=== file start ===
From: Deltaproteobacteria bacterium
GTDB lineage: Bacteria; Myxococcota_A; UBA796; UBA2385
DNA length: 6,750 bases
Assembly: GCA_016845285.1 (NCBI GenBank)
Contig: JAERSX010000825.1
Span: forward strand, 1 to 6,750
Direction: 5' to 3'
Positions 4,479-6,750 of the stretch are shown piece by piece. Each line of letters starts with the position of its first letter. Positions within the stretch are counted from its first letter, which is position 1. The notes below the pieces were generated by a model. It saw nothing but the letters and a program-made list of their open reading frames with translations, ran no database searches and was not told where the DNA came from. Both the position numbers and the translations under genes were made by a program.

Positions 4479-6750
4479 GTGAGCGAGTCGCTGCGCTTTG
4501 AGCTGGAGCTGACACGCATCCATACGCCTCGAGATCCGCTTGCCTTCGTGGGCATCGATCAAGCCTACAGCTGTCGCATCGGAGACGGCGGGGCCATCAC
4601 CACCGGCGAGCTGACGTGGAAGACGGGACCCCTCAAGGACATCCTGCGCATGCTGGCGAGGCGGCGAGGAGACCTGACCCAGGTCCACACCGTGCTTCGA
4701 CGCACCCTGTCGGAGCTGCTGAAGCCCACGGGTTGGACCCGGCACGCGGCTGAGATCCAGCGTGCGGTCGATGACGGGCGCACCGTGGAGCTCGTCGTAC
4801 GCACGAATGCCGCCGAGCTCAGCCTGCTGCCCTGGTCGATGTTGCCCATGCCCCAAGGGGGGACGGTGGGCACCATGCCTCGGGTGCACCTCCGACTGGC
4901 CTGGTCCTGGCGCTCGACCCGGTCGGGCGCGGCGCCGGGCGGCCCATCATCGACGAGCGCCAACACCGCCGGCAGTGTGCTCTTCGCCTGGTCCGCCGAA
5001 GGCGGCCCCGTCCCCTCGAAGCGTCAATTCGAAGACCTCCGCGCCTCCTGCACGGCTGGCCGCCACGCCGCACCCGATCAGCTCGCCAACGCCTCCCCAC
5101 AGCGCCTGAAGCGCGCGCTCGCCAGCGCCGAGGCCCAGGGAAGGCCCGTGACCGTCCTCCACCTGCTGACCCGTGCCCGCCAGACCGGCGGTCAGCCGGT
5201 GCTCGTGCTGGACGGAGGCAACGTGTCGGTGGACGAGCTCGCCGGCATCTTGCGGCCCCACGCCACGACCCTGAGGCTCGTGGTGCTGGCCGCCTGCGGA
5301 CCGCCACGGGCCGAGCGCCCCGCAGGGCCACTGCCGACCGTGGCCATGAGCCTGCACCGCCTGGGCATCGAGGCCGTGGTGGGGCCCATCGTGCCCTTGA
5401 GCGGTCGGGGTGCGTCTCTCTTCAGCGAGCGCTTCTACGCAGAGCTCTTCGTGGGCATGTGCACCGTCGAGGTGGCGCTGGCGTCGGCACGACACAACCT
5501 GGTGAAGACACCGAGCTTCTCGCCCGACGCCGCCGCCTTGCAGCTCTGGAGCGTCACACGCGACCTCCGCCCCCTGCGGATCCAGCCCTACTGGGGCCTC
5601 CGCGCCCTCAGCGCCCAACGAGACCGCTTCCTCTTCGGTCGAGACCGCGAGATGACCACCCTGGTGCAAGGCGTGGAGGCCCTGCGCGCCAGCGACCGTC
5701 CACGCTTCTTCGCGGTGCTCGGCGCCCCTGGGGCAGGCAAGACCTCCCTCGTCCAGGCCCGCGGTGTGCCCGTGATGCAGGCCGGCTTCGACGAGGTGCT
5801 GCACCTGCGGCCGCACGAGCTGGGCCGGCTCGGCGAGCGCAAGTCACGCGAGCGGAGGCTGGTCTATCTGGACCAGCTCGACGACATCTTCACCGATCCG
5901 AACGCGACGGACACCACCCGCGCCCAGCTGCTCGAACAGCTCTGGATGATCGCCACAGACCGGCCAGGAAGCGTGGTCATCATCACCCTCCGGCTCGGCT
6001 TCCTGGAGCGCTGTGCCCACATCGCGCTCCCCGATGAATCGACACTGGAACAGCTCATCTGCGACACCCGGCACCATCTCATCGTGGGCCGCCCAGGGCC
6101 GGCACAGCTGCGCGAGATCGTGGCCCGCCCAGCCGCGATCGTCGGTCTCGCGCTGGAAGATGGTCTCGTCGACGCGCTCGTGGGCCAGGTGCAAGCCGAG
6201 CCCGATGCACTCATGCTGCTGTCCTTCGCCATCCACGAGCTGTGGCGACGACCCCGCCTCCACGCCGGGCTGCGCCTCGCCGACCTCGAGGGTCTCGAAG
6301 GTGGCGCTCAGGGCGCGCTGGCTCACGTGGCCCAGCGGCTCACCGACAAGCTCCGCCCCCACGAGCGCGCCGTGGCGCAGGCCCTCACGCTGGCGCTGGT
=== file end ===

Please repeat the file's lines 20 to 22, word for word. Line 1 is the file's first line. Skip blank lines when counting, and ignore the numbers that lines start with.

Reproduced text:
5401 GCGGTCGGGGTGCGTCTCTCTTCAGCGAGCGCTTCTACGCAGAGCTCTTCGTGGGCATGTGCACCGTCGAGGTGGCGCTGGCGTCGGCACGACACAACCT
5501 GGTGAAGACACCGAGCTTCTCGCCCGACGCCGCCGCCTTGCAGCTCTGGAGCGTCACACGCGACCTCCGCCCCCTGCGGATCCAGCCCTACTGGGGCCTC
5601 CGCGCCCTCAGCGCCCAACGAGACCGCTTCCTCTTCGGTCGAGACCGCGAGATGACCACCCTGGTGCAAGGCGTGGAGGCCCTGCGCGCCAGCGACCGTC